Before you begin using a medication, be sure to inform your doctor of any medical conditions or allergies you may have, any medications you are taking, whether you are pregnant or breast-feeding, and any other significant facts about your health. These factors may affect how you should use this medication.
Blood clotting: This medication can reduce the number of platelet cells in the blood. Platelets help the blood to clot, and a shortage could make you bleed more easily. Tell your doctor of any signs that your blood is not clotting as quickly. Such symptoms may include black and tarry stools, blood in the urine, easy bruising, or cuts that won't stop bleeding.
Gout: Cladribine may cause high levels of uric acid in the blood, making gout more likely to occur. If you experience sudden pain, swelling or stiffeness in a joint, seek medical attention as soon as possible.
Infection: As well as killing cancer cells, cladribine can reduce the number of cells that fight infection in the body (white blood cells). If possible, avoid contact with people with contagious infections. Tell your doctor immediately if you notice signs of an infection, such as fever or chills, severe diarrhea, shortness of breath, prolonged dizziness, headache, stiff neck, weight loss, or listlessness. Your doctor will do blood tests regularly to monitor the number of specific types of blood cells in your blood.
Kidney function: Cladribine may cause reduced kidney function. If you have reduced kidney function or kidney disease, discuss with your doctor how this medication may affect your medical condition, how your medical condition may affect the dosing and effectiveness of this medication, and whether any special monitoring is needed.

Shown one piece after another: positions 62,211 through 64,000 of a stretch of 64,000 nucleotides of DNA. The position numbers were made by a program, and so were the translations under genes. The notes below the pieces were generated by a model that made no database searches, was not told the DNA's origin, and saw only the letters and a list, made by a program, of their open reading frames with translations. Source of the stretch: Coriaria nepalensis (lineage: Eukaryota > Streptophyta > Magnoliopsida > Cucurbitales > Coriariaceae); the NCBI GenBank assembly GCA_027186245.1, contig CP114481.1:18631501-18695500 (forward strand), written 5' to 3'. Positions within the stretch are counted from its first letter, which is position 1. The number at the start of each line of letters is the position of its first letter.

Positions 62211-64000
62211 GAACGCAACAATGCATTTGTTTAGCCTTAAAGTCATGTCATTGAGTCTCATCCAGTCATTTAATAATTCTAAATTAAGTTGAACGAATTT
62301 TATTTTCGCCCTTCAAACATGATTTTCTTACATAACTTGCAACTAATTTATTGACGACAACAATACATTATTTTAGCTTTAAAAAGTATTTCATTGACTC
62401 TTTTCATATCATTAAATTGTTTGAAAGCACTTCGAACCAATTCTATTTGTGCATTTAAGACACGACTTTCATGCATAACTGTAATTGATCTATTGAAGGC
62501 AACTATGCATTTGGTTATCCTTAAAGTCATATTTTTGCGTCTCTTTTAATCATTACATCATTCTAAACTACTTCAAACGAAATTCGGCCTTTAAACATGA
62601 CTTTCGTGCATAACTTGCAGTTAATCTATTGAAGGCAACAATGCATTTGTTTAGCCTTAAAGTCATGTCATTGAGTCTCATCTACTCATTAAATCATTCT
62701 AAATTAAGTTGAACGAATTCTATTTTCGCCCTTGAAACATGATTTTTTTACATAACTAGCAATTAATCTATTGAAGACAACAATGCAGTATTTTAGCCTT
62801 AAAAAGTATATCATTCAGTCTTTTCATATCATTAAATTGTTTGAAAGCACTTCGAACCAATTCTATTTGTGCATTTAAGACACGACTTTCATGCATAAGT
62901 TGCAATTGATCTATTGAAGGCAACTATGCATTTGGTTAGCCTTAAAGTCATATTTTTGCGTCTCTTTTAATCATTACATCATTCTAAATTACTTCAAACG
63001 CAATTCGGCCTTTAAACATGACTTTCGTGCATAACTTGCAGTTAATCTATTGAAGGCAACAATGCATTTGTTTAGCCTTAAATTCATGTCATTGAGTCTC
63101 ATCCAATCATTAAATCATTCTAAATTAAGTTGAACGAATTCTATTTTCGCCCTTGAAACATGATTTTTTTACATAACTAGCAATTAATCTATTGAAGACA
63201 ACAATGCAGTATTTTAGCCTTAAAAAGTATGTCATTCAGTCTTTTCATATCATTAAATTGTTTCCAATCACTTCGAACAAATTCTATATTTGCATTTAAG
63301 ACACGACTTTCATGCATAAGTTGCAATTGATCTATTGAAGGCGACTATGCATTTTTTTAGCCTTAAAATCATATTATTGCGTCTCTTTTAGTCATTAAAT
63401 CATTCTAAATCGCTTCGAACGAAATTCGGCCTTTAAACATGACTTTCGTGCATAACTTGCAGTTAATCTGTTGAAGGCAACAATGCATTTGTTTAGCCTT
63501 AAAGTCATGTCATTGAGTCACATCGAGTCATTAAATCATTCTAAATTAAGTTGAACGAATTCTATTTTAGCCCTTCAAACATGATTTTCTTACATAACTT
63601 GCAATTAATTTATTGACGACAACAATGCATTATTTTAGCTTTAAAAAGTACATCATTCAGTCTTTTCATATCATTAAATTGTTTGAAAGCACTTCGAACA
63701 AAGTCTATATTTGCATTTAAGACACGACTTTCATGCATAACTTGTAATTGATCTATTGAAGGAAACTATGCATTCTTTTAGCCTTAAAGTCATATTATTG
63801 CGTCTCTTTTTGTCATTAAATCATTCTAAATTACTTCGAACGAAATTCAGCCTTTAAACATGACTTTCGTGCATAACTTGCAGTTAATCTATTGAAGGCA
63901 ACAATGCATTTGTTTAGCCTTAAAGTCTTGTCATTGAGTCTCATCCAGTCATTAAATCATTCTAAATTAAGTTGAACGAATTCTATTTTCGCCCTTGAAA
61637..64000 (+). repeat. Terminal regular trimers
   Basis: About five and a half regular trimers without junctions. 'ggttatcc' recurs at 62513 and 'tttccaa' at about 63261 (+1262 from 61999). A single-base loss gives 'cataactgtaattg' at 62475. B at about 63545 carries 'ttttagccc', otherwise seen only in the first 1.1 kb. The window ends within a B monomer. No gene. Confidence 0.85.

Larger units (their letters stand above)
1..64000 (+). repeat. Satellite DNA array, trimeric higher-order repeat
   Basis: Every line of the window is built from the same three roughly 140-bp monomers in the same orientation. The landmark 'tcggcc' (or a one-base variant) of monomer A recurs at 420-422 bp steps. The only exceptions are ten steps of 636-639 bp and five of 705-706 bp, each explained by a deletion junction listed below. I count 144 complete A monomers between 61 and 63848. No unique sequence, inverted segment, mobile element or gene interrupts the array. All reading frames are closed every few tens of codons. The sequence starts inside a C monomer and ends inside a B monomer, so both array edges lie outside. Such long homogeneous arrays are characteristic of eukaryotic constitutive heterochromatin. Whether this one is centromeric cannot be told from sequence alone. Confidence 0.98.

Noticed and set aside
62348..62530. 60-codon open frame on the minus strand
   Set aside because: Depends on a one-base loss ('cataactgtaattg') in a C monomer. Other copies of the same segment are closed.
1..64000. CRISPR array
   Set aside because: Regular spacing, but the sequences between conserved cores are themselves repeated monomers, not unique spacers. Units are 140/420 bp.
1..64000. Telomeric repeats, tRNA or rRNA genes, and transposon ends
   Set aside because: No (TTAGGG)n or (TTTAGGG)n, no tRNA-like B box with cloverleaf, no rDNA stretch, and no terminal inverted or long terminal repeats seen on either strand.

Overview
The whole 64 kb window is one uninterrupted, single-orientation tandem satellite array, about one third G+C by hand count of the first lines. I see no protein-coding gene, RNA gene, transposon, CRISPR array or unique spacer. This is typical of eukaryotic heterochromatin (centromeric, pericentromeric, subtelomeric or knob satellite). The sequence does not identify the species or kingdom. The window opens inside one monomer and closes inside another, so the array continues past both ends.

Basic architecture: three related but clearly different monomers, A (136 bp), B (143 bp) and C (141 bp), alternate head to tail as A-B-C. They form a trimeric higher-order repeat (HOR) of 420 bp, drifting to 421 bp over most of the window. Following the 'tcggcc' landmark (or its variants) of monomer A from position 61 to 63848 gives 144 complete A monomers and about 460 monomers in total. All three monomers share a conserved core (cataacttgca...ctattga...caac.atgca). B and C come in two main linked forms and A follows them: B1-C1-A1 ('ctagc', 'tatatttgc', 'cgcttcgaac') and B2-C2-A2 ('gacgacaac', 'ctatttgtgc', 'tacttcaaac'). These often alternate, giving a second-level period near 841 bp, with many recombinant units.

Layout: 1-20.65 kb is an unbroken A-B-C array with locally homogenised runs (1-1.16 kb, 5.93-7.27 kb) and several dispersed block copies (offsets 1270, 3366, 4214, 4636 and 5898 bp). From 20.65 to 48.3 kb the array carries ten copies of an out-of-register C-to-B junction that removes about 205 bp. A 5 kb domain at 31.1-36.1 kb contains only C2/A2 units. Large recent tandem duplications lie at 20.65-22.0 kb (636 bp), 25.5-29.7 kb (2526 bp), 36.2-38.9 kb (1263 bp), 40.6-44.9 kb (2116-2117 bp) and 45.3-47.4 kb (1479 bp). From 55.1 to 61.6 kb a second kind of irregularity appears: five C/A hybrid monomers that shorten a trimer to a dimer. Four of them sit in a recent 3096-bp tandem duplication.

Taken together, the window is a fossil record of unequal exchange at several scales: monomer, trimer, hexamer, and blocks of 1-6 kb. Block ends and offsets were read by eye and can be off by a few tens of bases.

Liver function: If you have reduced liver function or liver disease, discuss with your doctor how this medication may affect your medical condition, how your medical condition may affect the dosing and effectiveness of this medication, and whether any special monitoring is needed.
Nerve damage: High doses of cladribine, and cladribine used with other treatments for cancer have been associated with damage to the nerves affecting the arms and legs. In some cases, permanent paralysis of the limbs has occurred. If you experience difficulty moving your arms or legs, or numbness and tingling in the limbs, inform your doctor immediately.
Red blood cells: Cladribine may cause low levels of red blood cells. If you experience symptoms of reduced red blood cell count (anemia) such as shortness of breath, feeling unusually tired or pale skin, contact your doctor as soon as possible.
Pregnancy: Cladribine should not be used during pregnancy. There is a possibility of birth defects if either the man or woman is using cladribine at the time of conception, or if it is taken during pregnancy. Effective birth control should be practiced while using this medication and for at least 6 months after the last dose. If you become pregnant while taking this medication, contact your doctor immediately.
Breast-feeding: It is not known if cladribine passes into breast milk. If you are a breast-feeding mother and are taking this medication, it may affect your baby. Talk to your doctor about whether you should continue breast-feeding.
Children: The safety and effectiveness of using this medication for children have not been clearly established. It should only be prescribed or given by health care professionals familiar with the use of cancer chemotherapy in children.